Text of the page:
Cypress Creek Bridge to be one-way during rehab

Published 4:21 pm Thursday, December 7, 2023

VDOT scraps alternating closures in favor of westbound-only traffic


The Virginia Department of Transportation has approved Smithfield’s request to restrict the Cypress Creek Bridge near Smithfield Station to one-way traffic headed into the town’s historic district when lane closures associated with a nearly two-year rehabilitation of the bridge begin in January.

VDOT engineer Gautham Ramesh announced the latest change to the state agency’s construction plans at a Dec. 6 Town Council meeting. Eastbound traffic headed out of the historic district will be detoured to the Route 10 Bypass at its intersection with Main Street.

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Crofton Construction Services, which VDOT awarded an $8.6 million contract for the work in September, had originally planned to maintain two-way traffic during construction by imposing alternating lane closures controlled by a temporary traffic signal. The closures, first set to begin Dec. 4, are now delayed to Jan. 3, also at the request of the town.

The work will entail demolishing and replacing multiple bridge spans, rehabilitating the remaining structure and replacing the bridge’s sidewalks, barriers and water utility components. The circa-1975, 1,500-foot bridge “has experienced heavy deterioration over time,” states a VDOTnews release.

Smithfield Mayor Steve Bowman had contacted state Sen.-elect Emily Brewer, R-Isle of Wight, on Nov. 28 along with Virginia Secretary of Transportation W. Sheppard “Shep” Miller III asking for a one-month delay of the start date on behalf of downtown businesses, contending their holiday sales would be adversely impacted by the closures. The town received a same-day response from VDOT granting the delay, according to a town news release that asserted Brewer had “personally intervened.”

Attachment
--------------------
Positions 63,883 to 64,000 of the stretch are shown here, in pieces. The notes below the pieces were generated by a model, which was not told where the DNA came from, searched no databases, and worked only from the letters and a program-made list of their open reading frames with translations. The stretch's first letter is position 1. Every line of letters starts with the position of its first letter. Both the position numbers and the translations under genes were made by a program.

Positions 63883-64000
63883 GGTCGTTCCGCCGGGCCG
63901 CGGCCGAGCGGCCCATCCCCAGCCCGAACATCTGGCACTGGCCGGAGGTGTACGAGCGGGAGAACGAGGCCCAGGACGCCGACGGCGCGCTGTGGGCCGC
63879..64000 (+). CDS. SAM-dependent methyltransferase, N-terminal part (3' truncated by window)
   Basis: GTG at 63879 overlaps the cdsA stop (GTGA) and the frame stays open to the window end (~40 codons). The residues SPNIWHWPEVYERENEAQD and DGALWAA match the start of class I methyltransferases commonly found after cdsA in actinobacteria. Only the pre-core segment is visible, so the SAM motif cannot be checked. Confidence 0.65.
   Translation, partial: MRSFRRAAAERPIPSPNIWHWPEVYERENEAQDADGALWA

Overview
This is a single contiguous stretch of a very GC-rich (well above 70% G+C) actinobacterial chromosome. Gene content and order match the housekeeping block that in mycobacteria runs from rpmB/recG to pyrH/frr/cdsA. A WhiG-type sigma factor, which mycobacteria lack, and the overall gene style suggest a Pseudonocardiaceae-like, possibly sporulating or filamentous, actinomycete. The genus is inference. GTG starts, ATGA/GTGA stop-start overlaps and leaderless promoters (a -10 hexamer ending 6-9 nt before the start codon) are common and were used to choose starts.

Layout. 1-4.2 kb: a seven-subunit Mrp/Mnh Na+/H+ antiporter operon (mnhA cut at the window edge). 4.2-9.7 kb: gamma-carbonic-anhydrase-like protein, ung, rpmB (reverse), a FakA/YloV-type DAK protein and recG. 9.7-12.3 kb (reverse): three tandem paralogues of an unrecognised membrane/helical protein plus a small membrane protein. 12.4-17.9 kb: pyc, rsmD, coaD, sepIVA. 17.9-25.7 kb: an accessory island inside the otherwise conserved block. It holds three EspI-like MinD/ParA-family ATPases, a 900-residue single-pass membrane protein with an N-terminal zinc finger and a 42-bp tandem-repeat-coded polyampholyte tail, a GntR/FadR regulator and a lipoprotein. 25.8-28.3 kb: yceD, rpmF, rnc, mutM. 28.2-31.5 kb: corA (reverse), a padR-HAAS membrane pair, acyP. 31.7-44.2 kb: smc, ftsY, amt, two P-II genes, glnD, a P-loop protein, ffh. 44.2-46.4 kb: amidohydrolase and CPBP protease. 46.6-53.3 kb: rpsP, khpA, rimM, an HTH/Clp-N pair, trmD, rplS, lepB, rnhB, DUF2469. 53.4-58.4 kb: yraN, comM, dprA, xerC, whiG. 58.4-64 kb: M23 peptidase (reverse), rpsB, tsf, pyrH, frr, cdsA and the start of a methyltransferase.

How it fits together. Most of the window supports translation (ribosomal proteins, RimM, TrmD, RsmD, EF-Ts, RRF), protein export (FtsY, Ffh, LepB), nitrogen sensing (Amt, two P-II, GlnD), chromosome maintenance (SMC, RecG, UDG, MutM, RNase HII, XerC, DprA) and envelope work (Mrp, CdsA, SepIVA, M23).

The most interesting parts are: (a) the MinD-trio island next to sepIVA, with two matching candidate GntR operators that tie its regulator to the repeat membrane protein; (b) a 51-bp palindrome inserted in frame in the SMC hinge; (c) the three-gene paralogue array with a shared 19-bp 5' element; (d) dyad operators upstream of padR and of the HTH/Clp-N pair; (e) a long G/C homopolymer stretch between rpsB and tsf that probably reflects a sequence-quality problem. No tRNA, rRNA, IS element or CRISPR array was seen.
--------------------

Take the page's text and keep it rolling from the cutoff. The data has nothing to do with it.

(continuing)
Town Councilman Randy Pack, who’s also co-owner of the Smithfield Station restaurant, hotel and marina at the west edge of the bridge, had told The Smithfield Times on Nov. 27 that he and Isle of Wight Volunteer Rescue Squad Chief Brian Carroll had started pushing around that same time to dispense with the alternating closures entirely in favor of the one-way option.

Carroll told the Times that the two-lane stretch of South Church Street that adjoins the west edge of the bridge isn’t wide enough to allow an ambulance to pass, and that the originally proposed alternating closures could delay response times.

“VDOT values their feedback and remains committed to regular communication with the Town officials to keep them abreast of the project milestones,” VDOT spokeswoman Kelly Alvord told the Times by email on Dec. 6.

The restricted traffic flow is still set to begin Jan. 2 and is anticipated to continue through August 2025, Ramesh said. During the fall of 2024, VDOT will switch which lane is closed but the bridge will remain restricted to westbound traffic.

For the duration of the two-year project, the lane that remains open will be narrowed to 11 feet wide and be closed to all wide-load vehicles. Any needed closure of both lanes will be scheduled “during the periods of lesser impact to the community and communicated in advance to the public,” states a series of slides Ramesh showed to Town Council.

The bridge will remain open to pedestrian traffic through the start of the project’s second phase in fall 2024, and then be closed to foot traffic through the project’s 2025 completion date.

VDOT uses a nationwide zero- to nine-point scale when evaluating the safety of its bridges, with zero reflecting one that has failed.  A 2018 study by the Hampton Roads Transportation Planning Organization the Cypress Creek Bridge’s superstructure a “four,” meeting VDOT’s definition of “structurally deficient.” A structurally deficient rating “does not imply that it is likely to collapse or that it is unsafe,” but does mean that maintenance is needed, states a VDOT bridge inspections glossary.

Editor’s note: This story was updated at 10:57 a.m. on Dec. 8 with additional information from VDOT.